Threats via Facebook

Since 2013 he has received increasing threats, especially from radical Islamists. These are gaining more and more influence in Bangladesh. Atheist bloggers like Arnab are particularly targeted. At first he doesn't take the messages too seriously. He doesn't believe that anything could happen to him or his wife Juthi.

Farewell to Avijit Roy at the beginning of March 2015 in Dhaka - one year before his death, the blogger was nominated for the Deutsche Welle online award “The Bobs - Best of Online Activism”

But then in February 2015 the well-known blogger Avijit Roy was murdered. He is killed in the street, his wife survives with several knife wounds.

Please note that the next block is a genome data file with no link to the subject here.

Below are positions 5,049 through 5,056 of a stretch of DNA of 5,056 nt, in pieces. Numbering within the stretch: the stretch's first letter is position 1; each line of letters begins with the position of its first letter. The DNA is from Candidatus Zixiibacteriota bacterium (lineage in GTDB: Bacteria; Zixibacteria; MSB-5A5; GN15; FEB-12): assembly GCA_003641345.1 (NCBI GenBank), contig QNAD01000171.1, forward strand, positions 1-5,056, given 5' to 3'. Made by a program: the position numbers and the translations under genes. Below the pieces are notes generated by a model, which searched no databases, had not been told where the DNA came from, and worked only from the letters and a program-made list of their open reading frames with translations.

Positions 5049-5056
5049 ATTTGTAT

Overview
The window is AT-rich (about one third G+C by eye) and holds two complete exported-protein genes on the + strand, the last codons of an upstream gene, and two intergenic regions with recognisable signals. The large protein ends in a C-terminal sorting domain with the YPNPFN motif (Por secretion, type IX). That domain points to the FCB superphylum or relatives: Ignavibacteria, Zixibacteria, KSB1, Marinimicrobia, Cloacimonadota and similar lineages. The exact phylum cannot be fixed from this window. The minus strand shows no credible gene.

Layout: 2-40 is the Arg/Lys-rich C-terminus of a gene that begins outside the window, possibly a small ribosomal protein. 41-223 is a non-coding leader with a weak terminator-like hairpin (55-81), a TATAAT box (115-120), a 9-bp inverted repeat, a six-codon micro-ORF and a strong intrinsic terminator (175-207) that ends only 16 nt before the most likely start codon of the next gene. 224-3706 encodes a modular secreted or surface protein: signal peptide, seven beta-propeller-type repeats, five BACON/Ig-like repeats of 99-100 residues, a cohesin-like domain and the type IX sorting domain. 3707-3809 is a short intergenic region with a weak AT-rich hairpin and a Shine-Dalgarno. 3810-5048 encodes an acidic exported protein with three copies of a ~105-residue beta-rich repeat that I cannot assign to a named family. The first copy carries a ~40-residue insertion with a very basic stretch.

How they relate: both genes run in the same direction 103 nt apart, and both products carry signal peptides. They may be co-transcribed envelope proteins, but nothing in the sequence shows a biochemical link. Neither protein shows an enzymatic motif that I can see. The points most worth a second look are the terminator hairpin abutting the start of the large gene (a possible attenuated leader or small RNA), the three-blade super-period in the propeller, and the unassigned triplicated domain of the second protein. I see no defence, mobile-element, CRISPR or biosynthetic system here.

Shortly afterwards, Arnab notices a steep increase in traffic to his site. He fears the threats are related to his growing popularity. As a precaution, he's taking his blog offline. Then he gets a message on Facebook: "You might think that we would forget you just because you took your website offline. But you will stay with us. Your time will come."

Threats via Facebook

Arnab gets scared. He turns to the police. "But they just told me they couldn't help me, that I should leave the country." Nevertheless, he stays in Dhaka for now. But the situation is coming to a head. By the summer of 2015, three more secular bloggers will be murdered, including Niloy Neel, whom Arnab knew personally.

Juthi is very afraid for her husband. The two have just become parents, their son Adrij is three months old. Finally, in April 2016, Arnab's risk becomes too great. He forges a plan, wants to move to Nepal. It should look like he's not coming back. In fact, however, he would like to secretly return to Bangladesh and his family two weeks later.